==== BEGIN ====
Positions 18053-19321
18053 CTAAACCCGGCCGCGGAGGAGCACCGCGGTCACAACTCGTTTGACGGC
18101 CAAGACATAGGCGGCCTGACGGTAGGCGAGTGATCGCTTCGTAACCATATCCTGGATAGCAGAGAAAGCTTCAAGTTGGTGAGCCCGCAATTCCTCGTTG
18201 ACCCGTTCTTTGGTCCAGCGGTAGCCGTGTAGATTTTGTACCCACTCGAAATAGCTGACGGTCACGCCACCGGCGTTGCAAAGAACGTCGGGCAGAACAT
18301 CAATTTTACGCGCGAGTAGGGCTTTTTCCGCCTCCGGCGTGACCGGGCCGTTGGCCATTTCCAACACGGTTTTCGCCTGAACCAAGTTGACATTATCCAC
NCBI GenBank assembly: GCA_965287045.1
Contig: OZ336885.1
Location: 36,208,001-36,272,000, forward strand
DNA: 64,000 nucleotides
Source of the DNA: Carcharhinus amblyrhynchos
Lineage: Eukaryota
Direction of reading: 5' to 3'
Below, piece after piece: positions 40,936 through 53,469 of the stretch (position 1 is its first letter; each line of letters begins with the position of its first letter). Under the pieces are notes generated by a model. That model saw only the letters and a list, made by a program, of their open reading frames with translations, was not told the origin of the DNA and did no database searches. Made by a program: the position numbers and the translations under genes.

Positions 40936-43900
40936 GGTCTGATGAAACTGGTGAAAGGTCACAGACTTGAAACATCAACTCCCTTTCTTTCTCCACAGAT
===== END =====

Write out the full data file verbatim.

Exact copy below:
Positions 18053-19321
18053 CTAAACCCGGCCGCGGAGGAGCACCGCGGTCACAACTCGTTTGACGGC
18101 CAAGACATAGGCGGCCTGACGGTAGGCGAGTGATCGCTTCGTAACCATATCCTGGATAGCAGAGAAAGCTTCAAGTTGGTGAGCCCGCAATTCCTCGTTG
18201 ACCCGTTCTTTGGTCCAGCGGTAGCCGTGTAGATTTTGTACCCACTCGAAATAGCTGACGGTCACGCCACCGGCGTTGCAAAGAACGTCGGGCAGAACAT
18301 CAATTTTACGCGCGAGTAGGGCTTTTTCCGCCTCCGGCGTGACCGGGCCGTTGGCCATTTCCAACACGGTTTTCGCCTGAACCAAGTTGACATTATCCAC
NCBI GenBank assembly: GCA_965287045.1
Contig: OZ336885.1
Location: 36,208,001-36,272,000, forward strand
DNA: 64,000 nucleotides
Source of the DNA: Carcharhinus amblyrhynchos
Lineage: Eukaryota
Direction of reading: 5' to 3'
Below, piece after piece: positions 40,936 through 53,469 of the stretch (position 1 is its first letter; each line of letters begins with the position of its first letter). Under the pieces are notes generated by a model. That model saw only the letters and a list, made by a program, of their open reading frames with translations, was not told the origin of the DNA and did no database searches. Made by a program: the position numbers and the translations under genes.

Positions 40936-43900
40936 GGTCTGATGAAACTGGTGAAAGGTCACAGACTTGAAACATCAACTCCCTTTCTTTCTCCACAGAT